NCPA - National Center for Policy Analysis

Fewer Female Students Opt For High-Tech Careers

April 12, 2000

A new study reveals that girls avoid high-tech careers -- not because they think the work too challenging -- but because they see it as boring and anti-social. The study, "Tech-Savvy: Educating Girls in the New Computer Age," comes from the American Association of University Women Educational Foundation.

  • Women now receive less that 28 percent of computer science bachelor degrees -- down from 37 percent in 1984.
  • "They are not phobic about computer technology but disenchanted by it," explains Pamela Haag, the foundation's research director.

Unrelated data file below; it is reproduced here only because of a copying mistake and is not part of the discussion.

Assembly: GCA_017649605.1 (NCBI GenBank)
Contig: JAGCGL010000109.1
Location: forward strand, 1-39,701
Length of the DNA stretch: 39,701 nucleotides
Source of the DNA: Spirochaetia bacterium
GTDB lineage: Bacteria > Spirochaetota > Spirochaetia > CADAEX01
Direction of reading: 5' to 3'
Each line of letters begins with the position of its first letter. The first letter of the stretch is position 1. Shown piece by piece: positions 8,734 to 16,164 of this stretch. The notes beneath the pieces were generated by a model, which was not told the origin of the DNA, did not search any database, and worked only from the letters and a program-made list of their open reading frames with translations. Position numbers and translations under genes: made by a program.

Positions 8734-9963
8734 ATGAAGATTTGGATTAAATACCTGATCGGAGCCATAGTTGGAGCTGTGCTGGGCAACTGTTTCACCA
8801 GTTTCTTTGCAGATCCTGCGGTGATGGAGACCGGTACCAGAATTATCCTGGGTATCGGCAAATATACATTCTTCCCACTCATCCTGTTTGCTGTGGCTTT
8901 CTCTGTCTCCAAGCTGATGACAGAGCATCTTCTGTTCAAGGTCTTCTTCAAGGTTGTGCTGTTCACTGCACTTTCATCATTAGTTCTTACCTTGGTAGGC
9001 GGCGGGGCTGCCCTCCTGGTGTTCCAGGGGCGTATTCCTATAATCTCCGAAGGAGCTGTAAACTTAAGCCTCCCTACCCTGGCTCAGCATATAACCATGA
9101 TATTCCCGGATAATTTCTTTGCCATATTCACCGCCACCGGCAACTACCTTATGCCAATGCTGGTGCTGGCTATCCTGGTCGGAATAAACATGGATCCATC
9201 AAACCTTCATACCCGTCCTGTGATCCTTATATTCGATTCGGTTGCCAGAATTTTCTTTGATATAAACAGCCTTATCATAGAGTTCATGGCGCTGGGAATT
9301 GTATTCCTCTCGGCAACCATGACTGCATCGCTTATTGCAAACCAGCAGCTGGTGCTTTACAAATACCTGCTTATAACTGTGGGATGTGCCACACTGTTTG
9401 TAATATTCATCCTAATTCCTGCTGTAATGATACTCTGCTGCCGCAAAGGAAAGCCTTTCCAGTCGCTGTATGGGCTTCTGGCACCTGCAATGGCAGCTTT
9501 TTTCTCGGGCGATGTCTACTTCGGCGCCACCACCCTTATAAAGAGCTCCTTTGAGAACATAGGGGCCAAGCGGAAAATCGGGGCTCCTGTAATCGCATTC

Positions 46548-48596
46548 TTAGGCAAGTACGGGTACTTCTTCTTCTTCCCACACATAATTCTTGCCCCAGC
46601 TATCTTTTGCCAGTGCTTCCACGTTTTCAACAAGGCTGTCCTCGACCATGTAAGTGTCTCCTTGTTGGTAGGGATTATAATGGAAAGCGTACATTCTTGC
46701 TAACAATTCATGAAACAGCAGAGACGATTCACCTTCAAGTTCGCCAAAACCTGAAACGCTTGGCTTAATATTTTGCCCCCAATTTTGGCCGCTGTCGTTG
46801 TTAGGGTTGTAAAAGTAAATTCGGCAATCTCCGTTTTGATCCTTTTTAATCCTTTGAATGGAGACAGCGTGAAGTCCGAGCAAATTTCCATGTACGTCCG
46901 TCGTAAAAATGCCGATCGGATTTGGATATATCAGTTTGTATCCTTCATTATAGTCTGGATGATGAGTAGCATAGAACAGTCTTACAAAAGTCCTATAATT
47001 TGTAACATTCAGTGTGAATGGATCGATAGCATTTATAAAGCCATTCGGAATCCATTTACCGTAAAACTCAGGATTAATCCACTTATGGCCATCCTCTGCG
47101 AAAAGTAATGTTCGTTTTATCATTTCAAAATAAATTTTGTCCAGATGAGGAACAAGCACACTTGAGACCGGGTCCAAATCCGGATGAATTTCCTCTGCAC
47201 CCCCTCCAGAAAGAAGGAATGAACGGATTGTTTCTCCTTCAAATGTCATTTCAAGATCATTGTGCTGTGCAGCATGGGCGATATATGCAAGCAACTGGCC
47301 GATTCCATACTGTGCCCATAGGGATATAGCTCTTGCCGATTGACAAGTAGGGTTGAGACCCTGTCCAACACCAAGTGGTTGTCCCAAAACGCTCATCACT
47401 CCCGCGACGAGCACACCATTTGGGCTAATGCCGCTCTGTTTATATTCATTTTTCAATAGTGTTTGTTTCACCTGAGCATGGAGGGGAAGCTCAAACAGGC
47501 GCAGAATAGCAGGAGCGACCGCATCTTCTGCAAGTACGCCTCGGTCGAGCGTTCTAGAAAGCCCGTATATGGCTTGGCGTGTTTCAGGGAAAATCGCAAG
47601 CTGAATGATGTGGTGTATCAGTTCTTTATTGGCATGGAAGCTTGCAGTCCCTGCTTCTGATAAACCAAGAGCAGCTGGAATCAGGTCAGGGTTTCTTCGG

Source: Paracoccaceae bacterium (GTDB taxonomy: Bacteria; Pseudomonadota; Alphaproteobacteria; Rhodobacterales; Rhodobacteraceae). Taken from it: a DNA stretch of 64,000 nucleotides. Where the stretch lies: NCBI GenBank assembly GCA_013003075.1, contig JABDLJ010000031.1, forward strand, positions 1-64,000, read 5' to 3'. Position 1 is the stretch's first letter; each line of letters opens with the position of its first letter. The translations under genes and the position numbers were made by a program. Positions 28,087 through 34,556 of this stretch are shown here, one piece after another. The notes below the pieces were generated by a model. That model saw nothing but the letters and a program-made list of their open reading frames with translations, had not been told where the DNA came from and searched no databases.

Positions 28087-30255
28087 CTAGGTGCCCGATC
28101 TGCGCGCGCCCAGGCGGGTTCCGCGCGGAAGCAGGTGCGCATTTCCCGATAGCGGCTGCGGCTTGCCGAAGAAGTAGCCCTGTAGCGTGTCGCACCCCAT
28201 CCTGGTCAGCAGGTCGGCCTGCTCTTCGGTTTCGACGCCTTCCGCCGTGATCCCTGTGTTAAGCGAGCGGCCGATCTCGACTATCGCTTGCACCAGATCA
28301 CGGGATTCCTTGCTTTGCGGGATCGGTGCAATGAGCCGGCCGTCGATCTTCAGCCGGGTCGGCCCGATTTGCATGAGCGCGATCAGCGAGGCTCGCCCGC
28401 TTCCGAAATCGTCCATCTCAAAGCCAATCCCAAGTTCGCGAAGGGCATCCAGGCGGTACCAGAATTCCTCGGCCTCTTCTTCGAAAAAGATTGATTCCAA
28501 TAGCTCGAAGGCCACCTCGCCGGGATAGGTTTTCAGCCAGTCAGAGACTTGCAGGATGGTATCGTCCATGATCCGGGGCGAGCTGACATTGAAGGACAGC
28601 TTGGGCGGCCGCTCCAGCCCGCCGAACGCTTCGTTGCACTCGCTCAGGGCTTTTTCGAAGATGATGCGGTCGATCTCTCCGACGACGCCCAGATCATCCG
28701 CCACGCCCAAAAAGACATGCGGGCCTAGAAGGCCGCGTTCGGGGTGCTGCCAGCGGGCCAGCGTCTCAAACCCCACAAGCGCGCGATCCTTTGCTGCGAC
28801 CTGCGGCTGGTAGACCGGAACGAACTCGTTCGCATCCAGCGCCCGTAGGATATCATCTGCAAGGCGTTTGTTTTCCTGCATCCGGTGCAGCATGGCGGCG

• In the absence of role models such as "a female Bill Gates," Haag says, there is a persistent "computer geek" stereotype that many girls want to steer clear of.
  • The report recommends a variety of improvements in everything from computer games to teacher training, so as to attract more women to high-tech professions.

A similar report released by the foundation two years ago found that while girls were closing in on boys in math and science performance, wide disparities existed in technology use.

Source: Carmen J. Lee, "Girls Shun Careers in High-Tech Industry," Washington Times, April 12, 2000.

 

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